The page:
The guitar does show some old repair work to the solid spruce top. There are two neatly repaired grain cracks just above the tailpiece, possibly from an old impact on the rim. These are solidly sealed with minimal touchup. The top also shows one long grain split running under the bridge from the back edge of the rear pickup to the front edge of the tailpiece, located just above the low E string. This is also well sealed but the touch up involved is a bit more visible under close inspection. The top is completely solid and shows no signs of sinking or distortion. There are no other cracks, not even through the jack area which is too often typical of these.

The hardware is all original and complete except for a nearly perfect repro pickguard; the gold plating on the tailpiece and no-wire ABR-1 bridge shows some fairly heavy wear. The neck angle is good and this is a fine playing guitar. The original thin wire frets have been crowned down over the decades and are a bit thin on the ends, but playability is not affected.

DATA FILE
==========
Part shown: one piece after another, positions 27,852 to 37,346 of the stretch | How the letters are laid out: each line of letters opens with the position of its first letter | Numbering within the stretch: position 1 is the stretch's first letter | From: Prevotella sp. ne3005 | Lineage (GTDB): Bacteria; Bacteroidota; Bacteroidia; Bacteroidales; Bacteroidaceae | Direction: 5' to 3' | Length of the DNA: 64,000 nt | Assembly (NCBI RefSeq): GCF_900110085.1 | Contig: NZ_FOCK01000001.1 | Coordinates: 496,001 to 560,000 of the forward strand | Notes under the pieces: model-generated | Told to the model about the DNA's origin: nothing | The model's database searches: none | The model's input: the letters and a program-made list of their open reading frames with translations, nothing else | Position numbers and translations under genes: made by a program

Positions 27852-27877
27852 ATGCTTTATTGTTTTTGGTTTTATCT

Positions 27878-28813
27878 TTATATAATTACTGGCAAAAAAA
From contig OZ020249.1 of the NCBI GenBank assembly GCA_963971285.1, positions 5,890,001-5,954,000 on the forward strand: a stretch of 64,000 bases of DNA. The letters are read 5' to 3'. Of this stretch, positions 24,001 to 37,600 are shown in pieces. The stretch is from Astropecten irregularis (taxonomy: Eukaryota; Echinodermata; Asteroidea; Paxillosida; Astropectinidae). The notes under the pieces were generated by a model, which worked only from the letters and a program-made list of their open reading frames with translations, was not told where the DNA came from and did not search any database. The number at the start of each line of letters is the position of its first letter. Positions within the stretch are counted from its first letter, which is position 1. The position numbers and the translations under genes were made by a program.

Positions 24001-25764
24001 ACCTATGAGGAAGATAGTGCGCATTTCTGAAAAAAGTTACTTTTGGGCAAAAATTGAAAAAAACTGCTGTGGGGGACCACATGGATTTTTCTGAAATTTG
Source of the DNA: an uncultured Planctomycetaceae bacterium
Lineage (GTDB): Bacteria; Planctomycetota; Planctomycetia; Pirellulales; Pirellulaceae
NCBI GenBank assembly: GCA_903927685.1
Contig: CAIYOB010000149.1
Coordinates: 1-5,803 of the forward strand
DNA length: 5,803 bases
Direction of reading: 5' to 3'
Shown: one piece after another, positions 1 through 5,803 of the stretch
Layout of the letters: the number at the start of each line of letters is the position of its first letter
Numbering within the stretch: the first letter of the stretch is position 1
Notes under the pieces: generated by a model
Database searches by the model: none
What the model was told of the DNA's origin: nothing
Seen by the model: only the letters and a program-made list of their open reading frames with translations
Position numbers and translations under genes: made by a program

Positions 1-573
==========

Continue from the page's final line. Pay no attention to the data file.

This is a very beautiful guitar even considering the wear and well-executed repairs, and was definitely someone's gigging instrument at one point. That said, it remains nicely original with a great and unique sound combining the warmth and depth of carved wood with the snap of Seth Lover's often under-appreciated Alnico pickups. The instrument is still housed in the original brown case, which has some wear but is still quite serviceable. Overall this is a lovely if naturally "reliced" example of one of Gibson's proudest creations: "The Apogee of the amplified guitar" in the words of Gibson historian A.R. Duchossoir. Overall Excellent - Condition.